And then they have unfettered access to all of the material that comes in, the communications that come from FBI offices around the world, CIA, other

intelligence community and foreign partners. This is very effective. Everybody has access to all of the information. Then they were closely in

this case with the New Jersey Joint Terrorism Task Force. So you have several hundred, probably 500 officers and agents working together all the

time. And so they are able to very quickly cover these kind of leads. They know the work that has to be done. They know which databases to make

inquiries to. They know how to go about getting the information they need.

In this particular case, the second device in New York, and Manhattan, Saturday night, the pressure cooker did not explode. So they were able to

get a full fingerprint off that pressure cooker. And in the case of Rahami, he's a naturalized U.S. citizen born in Afghanistan. So

immigration authorities, when you become a U.S. citizen, they would take his fingerprints. They would be able to match that fingerprint to his

application to become a U.S. citizen, which he did. And that is how they identified him. And then go from there, attempt to find him and find

whether he has associates or colleagues helping him.

NEWTON: Yes, and Tom, that's an important point to make, obviously. They had his fingerprints on record. They would have had a very clean match at

that point in time as soon as they had any fingerprints from that. Tom, I want to ask you, you know, it was extraordinary, it got a lot of people's

attention here in New York. They got basically an alert. A lot of people got in alert on their mobile phones to say, look, be on the lookout for

this guy. They didn't do it yesterday, even though they apparently knew the identity of this person. They did it first thing this morning. What

goes into your thinking there and your strategy? Why not bring the public in as soon as possible? And then, obviously, it was very successful once

they did it.

FUENTES: One reason not to -- and I've run two joint terrorism task forces in the past -- a reason not to would be that they want to try to find him,

but not alert him personally. So that he would still make contact with other associates, friends, or colleagues, or co-conspirators in this case,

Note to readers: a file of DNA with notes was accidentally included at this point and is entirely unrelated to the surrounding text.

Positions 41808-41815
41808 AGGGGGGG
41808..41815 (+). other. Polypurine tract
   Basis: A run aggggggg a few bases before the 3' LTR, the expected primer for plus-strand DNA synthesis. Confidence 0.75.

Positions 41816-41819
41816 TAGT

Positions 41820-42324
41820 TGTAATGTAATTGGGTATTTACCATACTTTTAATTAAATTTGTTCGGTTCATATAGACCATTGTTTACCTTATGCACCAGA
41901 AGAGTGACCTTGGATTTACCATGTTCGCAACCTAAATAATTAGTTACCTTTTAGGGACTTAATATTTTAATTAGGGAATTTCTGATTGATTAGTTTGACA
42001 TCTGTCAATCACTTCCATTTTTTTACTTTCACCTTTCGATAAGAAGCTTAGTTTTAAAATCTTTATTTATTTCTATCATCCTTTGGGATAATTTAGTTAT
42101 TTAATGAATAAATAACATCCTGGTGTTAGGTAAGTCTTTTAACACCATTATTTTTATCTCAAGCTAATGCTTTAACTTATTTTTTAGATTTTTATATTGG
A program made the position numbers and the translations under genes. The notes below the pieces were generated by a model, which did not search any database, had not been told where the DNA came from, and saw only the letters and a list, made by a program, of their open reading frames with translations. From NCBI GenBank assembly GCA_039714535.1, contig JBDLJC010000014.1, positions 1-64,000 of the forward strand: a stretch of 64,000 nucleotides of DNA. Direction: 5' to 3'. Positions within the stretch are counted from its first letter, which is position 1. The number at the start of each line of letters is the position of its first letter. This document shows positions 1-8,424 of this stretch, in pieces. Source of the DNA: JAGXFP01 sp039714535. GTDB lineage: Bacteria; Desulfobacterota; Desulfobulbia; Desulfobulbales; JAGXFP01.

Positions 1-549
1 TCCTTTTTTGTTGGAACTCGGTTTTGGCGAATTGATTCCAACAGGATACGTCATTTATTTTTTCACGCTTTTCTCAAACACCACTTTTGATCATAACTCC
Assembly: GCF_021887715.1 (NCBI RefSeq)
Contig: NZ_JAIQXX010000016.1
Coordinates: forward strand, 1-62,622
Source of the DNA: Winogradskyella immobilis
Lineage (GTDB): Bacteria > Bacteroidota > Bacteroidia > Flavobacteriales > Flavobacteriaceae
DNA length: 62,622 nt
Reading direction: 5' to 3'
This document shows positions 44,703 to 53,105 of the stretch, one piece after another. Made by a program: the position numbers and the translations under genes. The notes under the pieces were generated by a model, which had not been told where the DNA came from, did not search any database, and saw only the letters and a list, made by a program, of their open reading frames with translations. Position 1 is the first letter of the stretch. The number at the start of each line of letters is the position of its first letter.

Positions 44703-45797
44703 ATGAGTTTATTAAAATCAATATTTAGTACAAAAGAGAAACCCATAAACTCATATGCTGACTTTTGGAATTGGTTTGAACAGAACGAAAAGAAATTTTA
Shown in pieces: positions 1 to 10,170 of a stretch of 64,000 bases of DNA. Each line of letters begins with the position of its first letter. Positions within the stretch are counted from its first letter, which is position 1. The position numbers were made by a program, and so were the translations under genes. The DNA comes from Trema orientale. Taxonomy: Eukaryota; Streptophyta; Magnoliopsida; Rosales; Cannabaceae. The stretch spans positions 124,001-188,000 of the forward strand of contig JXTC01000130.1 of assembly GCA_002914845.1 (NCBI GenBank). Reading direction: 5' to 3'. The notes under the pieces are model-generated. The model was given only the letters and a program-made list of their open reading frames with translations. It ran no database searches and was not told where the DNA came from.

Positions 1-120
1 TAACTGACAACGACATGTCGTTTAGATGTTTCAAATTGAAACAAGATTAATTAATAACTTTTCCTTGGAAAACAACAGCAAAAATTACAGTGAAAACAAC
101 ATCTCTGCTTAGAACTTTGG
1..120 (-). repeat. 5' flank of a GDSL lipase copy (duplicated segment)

if he has any.

[16:10:00] So the fear is that once you put that out to the public, if you can't find them on your own, put that out and get assistance from the

public, which worked in this case. But in the meantime, they would have had to make an assessment that they didn't think that he had anyone else

working with him in this situation and therefore, they would not be alerting the others to run away, to become fugitives. That go ahead and

get the assistance of the public and in this case that is what happened. The bar owner is looking at CNN on his laptop, and then he looks out the

front door and sees the matching subject sleeping in the doorway and calls the police.

NEWTON: It certainly was very effective in this case. Tom Fuentes, there live from Washington, appreciate it.

Investigators had look into the possibility that Ahmad Khan Rahami was part of a terror cell. A short time ago, the FBI said there no sign that such a

cell existed.


WILLIAM SWEENEY, FBI SPECIAL AGENT, NEW YORK: I have no indication that there is a cell operating in the area or in the city. The investigation is

ongoing. So as we develop more information, we continue to go, but I have no indication that there is a cell operating here.


NEWTON: CNN's chief national security correspondent, Jim Sciutto, is in Chelsea. I'm glad to see you on the ground there, Jim. And you and I are

going to be pointing at the very same thing. They're saying that there is in a cell, and yet we're seeing multiple trips to Afghanistan. What do you